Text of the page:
Hoyt Receives UNC's Top Faculty Honor

Bill Hoyt

UNC Professor of Oceanography Bill Hoyt of the College of Natural and Health Sciences was selected as the recipient of the 2011 M. Lucille Harrison Award, the university's top faculty honor. The annual award recognizes a faculty member with a distinguished career in teaching, professional activity and service.

Hoyt joined the faculty of UNC's Earth Sciences department in fall 1981 while he was finishing his Ph.D. in Geology from the University of Delaware. During his first year of teaching at UNC, which then offered courses on a quarter system, he had seven different class preparations involving about 800 students.

Since then, he's taught six different courses in oceanography and 10 different geology and earth science courses. He's also taught one-time field geology and oceanography courses in 15 off-campus locations that have included Jamaica, Grand Cayman and Belize. Plus, he's taught or co-taught numerous Honors Program courses and Life of the Mind interdisciplinary courses.

He also served as director of the School of Chemistry, Earth Sciences and Physics from 2005-2008 and as chair of the Earth Sciences program from 1999-2005.

Hoyt's evaluations by students and peers have consistently been excellent, according to NHS colleagues Paul Nutter and Cynthia Galovich, who co-nominated Hoyt for the Harrison Award.

"It is quite obvious that faculty colleagues respect Dr. Hoyt's professionalism, and that students value his teaching and guidance," they said in their nomination letter. "His actions and demeanor are inspirational and his efforts in furtherance of UNC's mission on multiple levels have been exceptional."

They also noted that students' evaluations of his teaching cite his extensive knowledge, enthusiasm and genuine interest in their learning.

In her letter supporting Hoyt's nomination for the award, UNC alumna Jennifer Bailey paid tribute to his expertise in the classroom when she wrote, "His lectures were so enjoyable that I would find myself telling other people in my life all about what we have learned in class each day."

Hoyt's belief that practical field experiences that use the tools of the trade are essential to students' education is evident in the 20-foot long barge he designed and built as a research vessel for aquatic studies on Colorado lakes and reservoirs. Funded by a grant from the National Oceanic and Atmospheric Administration, the barge is still going strong after 20 years, and has served as the platform from which approximately 2,000 UNC students have conducted biological, chemical, physical and geological studies.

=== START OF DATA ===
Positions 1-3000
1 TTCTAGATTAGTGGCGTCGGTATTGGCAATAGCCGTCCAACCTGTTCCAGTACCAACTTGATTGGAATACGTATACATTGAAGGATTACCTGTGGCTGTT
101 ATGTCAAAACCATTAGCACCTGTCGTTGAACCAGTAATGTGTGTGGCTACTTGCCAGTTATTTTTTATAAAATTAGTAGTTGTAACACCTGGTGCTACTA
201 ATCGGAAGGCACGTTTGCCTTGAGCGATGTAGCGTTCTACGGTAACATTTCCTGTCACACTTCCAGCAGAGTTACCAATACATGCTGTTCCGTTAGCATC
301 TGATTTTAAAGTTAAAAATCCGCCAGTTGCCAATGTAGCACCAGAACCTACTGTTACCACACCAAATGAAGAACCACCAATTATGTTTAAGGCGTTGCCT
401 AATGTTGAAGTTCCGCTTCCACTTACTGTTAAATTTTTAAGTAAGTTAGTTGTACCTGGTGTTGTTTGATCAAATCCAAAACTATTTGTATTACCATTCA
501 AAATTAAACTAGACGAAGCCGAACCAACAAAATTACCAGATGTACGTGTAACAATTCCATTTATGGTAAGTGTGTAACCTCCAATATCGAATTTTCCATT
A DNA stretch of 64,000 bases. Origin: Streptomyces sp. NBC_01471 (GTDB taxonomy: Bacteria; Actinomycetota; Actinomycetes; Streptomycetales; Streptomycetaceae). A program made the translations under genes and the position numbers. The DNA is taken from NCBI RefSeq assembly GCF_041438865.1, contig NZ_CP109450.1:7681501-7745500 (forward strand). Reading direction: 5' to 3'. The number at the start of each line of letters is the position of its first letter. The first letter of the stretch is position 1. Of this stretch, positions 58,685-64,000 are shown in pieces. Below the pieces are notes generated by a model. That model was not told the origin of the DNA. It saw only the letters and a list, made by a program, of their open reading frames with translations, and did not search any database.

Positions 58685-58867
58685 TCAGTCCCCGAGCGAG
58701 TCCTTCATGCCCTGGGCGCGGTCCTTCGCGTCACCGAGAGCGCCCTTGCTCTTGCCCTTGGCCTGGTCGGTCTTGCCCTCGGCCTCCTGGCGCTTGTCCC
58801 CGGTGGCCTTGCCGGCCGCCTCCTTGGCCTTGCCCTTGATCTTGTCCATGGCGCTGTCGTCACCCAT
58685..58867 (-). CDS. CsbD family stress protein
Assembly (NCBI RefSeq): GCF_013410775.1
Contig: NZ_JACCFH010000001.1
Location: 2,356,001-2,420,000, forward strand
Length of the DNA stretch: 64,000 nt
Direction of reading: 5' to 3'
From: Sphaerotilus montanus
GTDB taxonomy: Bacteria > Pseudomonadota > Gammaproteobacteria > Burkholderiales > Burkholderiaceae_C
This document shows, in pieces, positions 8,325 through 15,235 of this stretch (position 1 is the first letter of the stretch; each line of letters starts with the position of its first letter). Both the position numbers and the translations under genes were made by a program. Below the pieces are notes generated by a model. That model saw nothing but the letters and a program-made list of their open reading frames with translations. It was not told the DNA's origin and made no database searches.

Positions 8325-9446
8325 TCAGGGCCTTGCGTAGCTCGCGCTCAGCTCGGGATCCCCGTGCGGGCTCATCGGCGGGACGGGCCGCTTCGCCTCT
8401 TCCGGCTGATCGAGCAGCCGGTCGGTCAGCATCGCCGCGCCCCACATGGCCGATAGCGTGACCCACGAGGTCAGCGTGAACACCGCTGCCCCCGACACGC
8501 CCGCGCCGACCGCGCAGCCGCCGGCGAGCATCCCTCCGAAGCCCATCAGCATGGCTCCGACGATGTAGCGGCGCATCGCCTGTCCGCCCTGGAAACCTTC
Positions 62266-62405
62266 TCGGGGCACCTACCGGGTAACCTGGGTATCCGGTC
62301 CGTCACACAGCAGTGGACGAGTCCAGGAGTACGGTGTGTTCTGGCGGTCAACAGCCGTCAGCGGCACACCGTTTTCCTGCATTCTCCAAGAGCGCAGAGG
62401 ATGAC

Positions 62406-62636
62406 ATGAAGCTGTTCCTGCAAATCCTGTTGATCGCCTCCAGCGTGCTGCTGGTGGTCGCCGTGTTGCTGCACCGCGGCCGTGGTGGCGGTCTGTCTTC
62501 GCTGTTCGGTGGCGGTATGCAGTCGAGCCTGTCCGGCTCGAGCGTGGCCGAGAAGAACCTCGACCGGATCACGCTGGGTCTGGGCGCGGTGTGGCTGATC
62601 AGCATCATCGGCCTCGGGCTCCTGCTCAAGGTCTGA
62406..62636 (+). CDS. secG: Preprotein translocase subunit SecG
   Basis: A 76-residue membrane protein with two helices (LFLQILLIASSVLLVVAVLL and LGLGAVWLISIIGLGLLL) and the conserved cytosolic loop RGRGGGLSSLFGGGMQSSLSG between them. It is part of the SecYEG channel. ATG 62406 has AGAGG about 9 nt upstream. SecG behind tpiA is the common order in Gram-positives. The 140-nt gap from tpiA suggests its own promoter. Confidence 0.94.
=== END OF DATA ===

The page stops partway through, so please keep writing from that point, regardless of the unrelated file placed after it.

Although still active in marine geology research, his focus since 1991 has been on earth systems and providing professional development for K-12 science teachers through $5.5 million in grants from funding sources that have included the Natural Science Foundation, NOAA, EPA and NASA.

Hoyt has been an officer for many state, regional and national professional organizations, and currently serves as secretary of the Poudre Learning Center and chair of the Friends of Union Colony Schools.

In a letter supporting Hoyt's nomination for UNC's top faculty award, Ray Tschillard, director of the PLC, summarized Hoyt's impact on his profession and the many people he's influenced over the years.

"… in my 35 years as a professional Science educator, he is one of the top professors I have had the honor to work alongside," Tschillard wrote. "There is no doubt; Bill is an extraordinary educator, but even a better person to all that come in contact with him."

Hoyt will be presented with the Harrison award during UNC's undergraduate commencement ceremony at 10 a.m. Saturday, May 7, at Nottingham Field.

- Fiza Johari

Bringing Education to Life, Hoyt Style
Hoyt's science background was evident when he provided five sensory-appealing tips on how to support UNC's slogan: "Bringing education to life."

1. Sight - Have a vision of where you are going and what your goals are.
2. Hearing - Listen to your surroundings and the people around you.
3. Smell - Recognize a pitfall when you approach one and make sure to avoid it.
4. Taste - Experience life and all the richness that comes with it.
5. Touch - Aim to make a difference, not only for yourself but also for others.

Of Note
For more about the M. Lucile Harrison Award, including a list of past recipients, visit the Provost's website.